Mr. Nobody

Movies Reviews
Mr. Nobody

Movies about chance and fate, such as Forrest Gump and Amelie, have to be careful that their musings don’t trip over into preciousness. Pondering the eternal what-ifs of existence—“What if I hadn’t done that one thing that sent my life into a completely different direction?”—can lead to touchy-feely observations about our interconnectedness that can feel mawkish in a film whereas, in real life, such mysteries can seem disconcerting and even frightening. So much of our lives is out of our control: Shouldn’t that fact terrify us?

What makes Mr. Nobody work so well is that Belgian writer-director Jaco Van Dormael balances both the awe and terror of that eternal mystery. This existential sci-fi drama stars Jared Leto as Nemo Nobody. Waking up one morning, Nemo discovers he’s an elderly man living in the late 21st century—and that he’s the last mortal left alive in an advanced civilization that views him as a fascinating oddity. Nemo has no memory of how he got so old—last he remembers, he was born in 1975 and living his life in the early 21st century.

The film is structured around old Nemo’s stories to a journalist who’s writing a story on him. We see much of Nemo’s younger life, but the problem is that we’re not sure which version of his life is correct. According to the old man, he either grew up in the U.K. and fell in love with a woman named Elise (Sarah Polley) or he moved with his mother to Canada and fell in love with a woman named Anna (Diane Kruger). But even those versions have their own divergent narratives: Did Nemo meet Anna as a teen (Juno Temple) and then never reconnect with her in adulthood, or did they find each other again?

This storytelling complexity is not new for Van Dormael, who helped make his name on the world stage with 1991’s Toto the Hero, which also told the story of a man’s life in flashbacks that weren’t always accurate. Fantasy and reality mix just as readily in Mr. Nobody; in one plot strand, Nemo adventures to Mars to be part of a colony, although we assume what we’re seeing is a product of Nemo’s imagination as a boy. But because Van Dormael never shows his hand regarding which version of Nemo’s life is correct or the superior option, Mr. Nobody emerges as an investigation into the different variations of all our lives: the daydreams, the anxious worst-case scenarios, and the futile digressions that went nowhere but maybe could have if events had worked out some other way.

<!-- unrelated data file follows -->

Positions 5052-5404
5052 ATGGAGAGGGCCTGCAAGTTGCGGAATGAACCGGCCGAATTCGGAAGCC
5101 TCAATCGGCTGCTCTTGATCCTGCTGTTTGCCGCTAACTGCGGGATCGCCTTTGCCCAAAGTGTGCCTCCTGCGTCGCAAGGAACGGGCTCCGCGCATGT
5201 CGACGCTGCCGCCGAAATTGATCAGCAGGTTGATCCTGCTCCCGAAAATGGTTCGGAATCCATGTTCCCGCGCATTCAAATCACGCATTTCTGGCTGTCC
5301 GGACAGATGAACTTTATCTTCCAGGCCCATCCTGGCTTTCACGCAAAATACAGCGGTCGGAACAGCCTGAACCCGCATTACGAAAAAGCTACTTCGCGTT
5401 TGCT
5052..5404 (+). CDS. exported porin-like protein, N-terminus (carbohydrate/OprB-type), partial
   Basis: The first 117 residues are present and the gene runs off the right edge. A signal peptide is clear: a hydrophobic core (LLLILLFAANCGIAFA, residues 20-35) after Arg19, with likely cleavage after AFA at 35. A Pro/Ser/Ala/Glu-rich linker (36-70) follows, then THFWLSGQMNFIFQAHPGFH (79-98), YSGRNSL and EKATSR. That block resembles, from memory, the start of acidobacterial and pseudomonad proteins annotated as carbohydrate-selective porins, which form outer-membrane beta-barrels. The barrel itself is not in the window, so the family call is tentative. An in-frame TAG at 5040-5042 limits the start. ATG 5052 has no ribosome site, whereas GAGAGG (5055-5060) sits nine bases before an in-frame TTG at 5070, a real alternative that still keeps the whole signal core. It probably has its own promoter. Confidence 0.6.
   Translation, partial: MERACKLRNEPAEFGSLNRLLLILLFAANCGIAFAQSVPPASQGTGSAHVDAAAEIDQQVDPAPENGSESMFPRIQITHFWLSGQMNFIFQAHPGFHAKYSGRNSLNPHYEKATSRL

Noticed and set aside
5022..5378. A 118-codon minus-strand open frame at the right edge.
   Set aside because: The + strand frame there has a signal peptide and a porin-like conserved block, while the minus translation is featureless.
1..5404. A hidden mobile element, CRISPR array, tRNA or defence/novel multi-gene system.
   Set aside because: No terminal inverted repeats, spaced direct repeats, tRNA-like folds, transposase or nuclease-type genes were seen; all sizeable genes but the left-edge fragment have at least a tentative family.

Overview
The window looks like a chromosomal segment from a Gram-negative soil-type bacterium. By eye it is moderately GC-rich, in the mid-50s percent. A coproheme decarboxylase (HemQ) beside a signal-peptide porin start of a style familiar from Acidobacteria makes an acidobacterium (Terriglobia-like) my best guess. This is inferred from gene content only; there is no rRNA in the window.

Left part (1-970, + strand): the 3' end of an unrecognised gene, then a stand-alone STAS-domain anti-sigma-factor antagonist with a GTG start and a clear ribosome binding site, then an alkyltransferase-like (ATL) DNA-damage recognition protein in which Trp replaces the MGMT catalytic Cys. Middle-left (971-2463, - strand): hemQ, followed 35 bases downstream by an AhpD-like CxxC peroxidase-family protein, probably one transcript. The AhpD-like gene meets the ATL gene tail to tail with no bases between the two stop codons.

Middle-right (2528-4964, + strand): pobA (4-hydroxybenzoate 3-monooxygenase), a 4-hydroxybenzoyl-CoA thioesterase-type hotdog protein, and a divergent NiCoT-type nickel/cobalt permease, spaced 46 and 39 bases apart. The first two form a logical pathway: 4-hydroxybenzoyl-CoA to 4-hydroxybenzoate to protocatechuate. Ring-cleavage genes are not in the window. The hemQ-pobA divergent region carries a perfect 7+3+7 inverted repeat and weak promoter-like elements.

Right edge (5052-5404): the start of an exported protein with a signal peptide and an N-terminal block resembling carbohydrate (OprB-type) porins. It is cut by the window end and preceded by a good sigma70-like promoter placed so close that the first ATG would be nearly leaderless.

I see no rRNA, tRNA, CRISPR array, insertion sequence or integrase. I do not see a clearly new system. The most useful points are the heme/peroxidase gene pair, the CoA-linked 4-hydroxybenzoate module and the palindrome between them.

It’s fitting that for a film about the unpredictability of chance, Mr. Nobody has had its own circuitous route to distribution in the United States. The movie premiered at the Venice Film Festival in 2009, but despite a name cast and some pretty impressive effects—its €33m budget was the biggest for a Belgian film—it never secured a proper release in America until now.

But that delay hasn’t diminished the film’s timeliness. If anything, some of Van Dormael’s pondering about the secrets of the cosmos—voiced by Leto in one version of Nemo’s life—could be said to anticipate the searching characters in Terrence Malick’s The Tree of Life. Whatever the reasons for Mr. Nobody’s theatrical holdup in the States, it’s gratifying for U.S. audiences to finally see Leto’s performance, his last before taking several years off to focus on his band, Thirty Seconds to Mars. Mr. Nobody opens the same day as Dallas Buyers Club, which represents Leto’s return to acting, and in both films he conveys an openness that suggests such fragility and warmth. In Mr. Nobody, despite the myriad variations of Nemo he’s playing, there’s a consistent damaged quality to the character that binds them together. Leto isn’t trying to essay distinct personalities for each Nemo—they’re really all versions of the same soul.

As Nemo’s love interests, Polley and Kruger are forced somewhat to play types. Elise is a deeply depressed woman, and Polley is unembarrassed to make her pathetic and wounded, a wife and mother who can barely get out of bed. Kruger’s Anna is a more subdued adult version of the feisty teen, Anna (played by Temple), letting the mystery of what exactly changed in this woman stay unresolved. It’s but one unanswered question in Mr. Nobody, which is drunk on the humor, anxiety and sadness that fate can bring into our lives. Eventually, Van Dormael must end his narrative game-playing and come clean about what we’ve been watching, and his resolution is a little too pat to be fully satisfying. But like a lot of lives, Mr. Nobody is more about the incidents along the way than it is about any major revelations discovered at the end.

Tim Grierson is chief film critic for Paste. You can follow him on Twitter.

Director: Jaco Van Dormael
Writer: Jaco Van Dormael
Starring: Jared Leto, Sarah Polley, Diane Kruger, Linh-Dan Pham, Rhys Ifans, Natasha Little, Toby Regbo, Juno Temple
Release Date: Nov. 1, 2013

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